This is our twice-monthly round-up of news stories covering challenges related to vacant, abandoned, and deteriorated properties — and how communities are transforming these properties into assets. (The headlines are for informational purposes only; inclusion does not indicate endorsement.) If you’d like to get this round-up in your inbox, join our email list!
In flood-hit public housing, a reminder that the poor bear brunt of storms’ fury“[Keisha Monk] is also being reminded, in the way low-income residents of New Orleans were reminded after Hurricane Katrina, that the poor are always vulnerable — to the vagaries of the real estate market and to the perceived value of their residences in good times and the ravages of Mother Nature when disaster hits.”Richard Fausset | The New York Times | September 17, 2018
The trouble with TIF“Critics often charge that [TIF] funnels money out of the taxpayers’ pockets into a special fund that, by and large, works in a pretty opaque manner. While some of that money funds essential public works, much has also gone towards erecting new Whole Foods, renovating glitzy hotels, and building stadiums—the type of projects, one might argue, should not require such incentives.” Tanvi Misra | CityLab | September 12, 2018
NIMBYs dominate local zoning meetings“Instead of generating a more vibrant local democracy, participation in community meetings skews toward older, more affluent, and more invested groups. As such, meeting commentary presents an incomplete portrait of the opinions of the electorate, and serves as a mechanism for reinforcing NIMBYism, suppressing housing development, and exacerbating political and economic inequality.” Richard Florida | CityLab | September 6, 2018
Kansas City, Kansas rolling our new registry to track down negligent property owners“‘If you don’t register, the fines go up. But you also have to submit a plan about what you’re going to do with your vacant property. Because your neighbors didn’t sign up to have this as their neighbor,’ [Tiberius] Laughlin said.” Sarah Plake | KSHB 41 | September 18, 2018
From abandoned lots to Eastside Gateway: Eleven parcels rebuilt to renew neighborhood “‘Folks talked about wanting a visual presence on East Michigan and something aesthetically pleasing, something that would incorporate sustainability, natural plantings, encourage bees and butterflies, and have a mixed use,’ [Kelly] Clarke says. ‘So that’s where the idea of both housing and the pocket park came about.'” Kathy Jennings | Second Wave | September 13, 2018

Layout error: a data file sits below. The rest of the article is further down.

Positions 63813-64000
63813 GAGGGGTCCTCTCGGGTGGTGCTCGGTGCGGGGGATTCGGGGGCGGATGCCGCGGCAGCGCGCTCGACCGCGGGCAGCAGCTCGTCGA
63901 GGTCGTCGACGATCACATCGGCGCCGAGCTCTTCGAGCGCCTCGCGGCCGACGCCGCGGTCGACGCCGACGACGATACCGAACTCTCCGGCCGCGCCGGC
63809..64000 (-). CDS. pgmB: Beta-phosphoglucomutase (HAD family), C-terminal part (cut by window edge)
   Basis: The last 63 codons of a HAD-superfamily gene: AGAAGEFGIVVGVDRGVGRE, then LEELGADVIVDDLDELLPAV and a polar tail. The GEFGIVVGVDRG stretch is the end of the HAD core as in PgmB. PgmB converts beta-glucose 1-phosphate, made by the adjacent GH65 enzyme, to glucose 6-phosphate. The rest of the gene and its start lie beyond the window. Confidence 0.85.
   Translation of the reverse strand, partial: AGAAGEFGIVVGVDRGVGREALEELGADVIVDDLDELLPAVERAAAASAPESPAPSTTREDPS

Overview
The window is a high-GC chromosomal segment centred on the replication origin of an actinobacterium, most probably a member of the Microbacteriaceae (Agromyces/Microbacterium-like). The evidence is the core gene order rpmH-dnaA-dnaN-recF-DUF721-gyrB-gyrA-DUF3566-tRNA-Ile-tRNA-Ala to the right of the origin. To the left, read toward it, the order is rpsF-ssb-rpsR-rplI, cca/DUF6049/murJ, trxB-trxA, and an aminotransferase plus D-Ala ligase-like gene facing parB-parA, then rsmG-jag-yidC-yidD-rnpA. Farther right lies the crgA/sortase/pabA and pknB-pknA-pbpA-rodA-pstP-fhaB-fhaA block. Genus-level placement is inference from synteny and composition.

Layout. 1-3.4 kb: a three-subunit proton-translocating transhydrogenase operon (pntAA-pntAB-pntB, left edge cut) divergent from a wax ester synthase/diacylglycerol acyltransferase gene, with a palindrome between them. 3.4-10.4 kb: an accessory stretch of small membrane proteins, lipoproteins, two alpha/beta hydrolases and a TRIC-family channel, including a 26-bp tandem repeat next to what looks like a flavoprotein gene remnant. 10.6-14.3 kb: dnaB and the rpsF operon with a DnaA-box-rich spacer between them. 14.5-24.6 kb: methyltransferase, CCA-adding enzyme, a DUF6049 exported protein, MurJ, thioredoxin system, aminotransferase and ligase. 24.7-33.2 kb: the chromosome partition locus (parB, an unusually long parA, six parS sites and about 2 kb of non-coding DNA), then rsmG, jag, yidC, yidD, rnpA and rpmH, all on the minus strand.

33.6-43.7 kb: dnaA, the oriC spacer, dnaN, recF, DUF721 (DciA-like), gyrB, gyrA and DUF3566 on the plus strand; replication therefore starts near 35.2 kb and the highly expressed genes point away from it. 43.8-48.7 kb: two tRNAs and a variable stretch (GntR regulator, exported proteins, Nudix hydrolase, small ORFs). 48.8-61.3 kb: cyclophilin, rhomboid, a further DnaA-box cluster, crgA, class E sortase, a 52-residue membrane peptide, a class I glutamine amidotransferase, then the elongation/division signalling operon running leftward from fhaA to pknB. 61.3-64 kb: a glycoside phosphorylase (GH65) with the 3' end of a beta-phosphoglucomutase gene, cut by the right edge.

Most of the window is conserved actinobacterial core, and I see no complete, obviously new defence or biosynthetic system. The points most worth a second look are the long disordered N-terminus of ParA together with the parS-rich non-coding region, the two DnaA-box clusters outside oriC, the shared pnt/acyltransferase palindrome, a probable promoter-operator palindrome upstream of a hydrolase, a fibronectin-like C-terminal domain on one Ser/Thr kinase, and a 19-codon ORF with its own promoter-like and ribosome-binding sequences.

Higher rents, ‘massive displacement’: The unknown cost of Detroit’s landlord crackdown“But while the rental inspection and registration program is designed to improve living conditions for people like [Lillie] McGee, there’s fear that it will squeeze mom and pop landlords along with the big slumlords the city is targeting — leading to rent increases for Detroiters who can least afford them.” Violet Ikonomova | Detroit Metro Times | August 29, 2018
Remake of Washington Avenue in Minneapolis enters final phase“The 20-year transformation of Washington Avenue S. in downtown Minneapolis is headed toward a finale that features five projects worth more than a half-billion dollars that would turn the area’s last surface parking lots into residences, shops and offices.” Jim Buchta and Nicole Norfleet | StarTribune | September 9, 2018
A former Springfield industrial site has a beautiful new use, thanks to several area groups“The renovation project is a joint effort between Keep Clark County Beautiful, National Trail Parks & Recreation District, Clark County Land Bank and the City of Springfield. ‘The field will ‘beautify our community’ in an area that was ‘an eyesore to the neighborhood,” said Leann Castillo, director of NTPRD.” Lucas Gonzalez | Springfield News-Sun | August 17, 2018
And, Lastly, a Blight Bright Spot!
Flower farms transform vacant lots on Detroit’s east side“Nancy Weigandt and Tom Milano of the Garden Detroit had been cleaning up vacant land as volunteers for years. Both experienced gardeners, they understood the potential for turning blighted land into a place of beauty, and started working with the Land Bank to acquire vacant lots. They intended on planting vegetables, but neighbors worried they might attract rats, so now flowers create a sanctuary on the lots on Manistique Street.”Robin Runyan | Curbed Detroit | September 4, 2018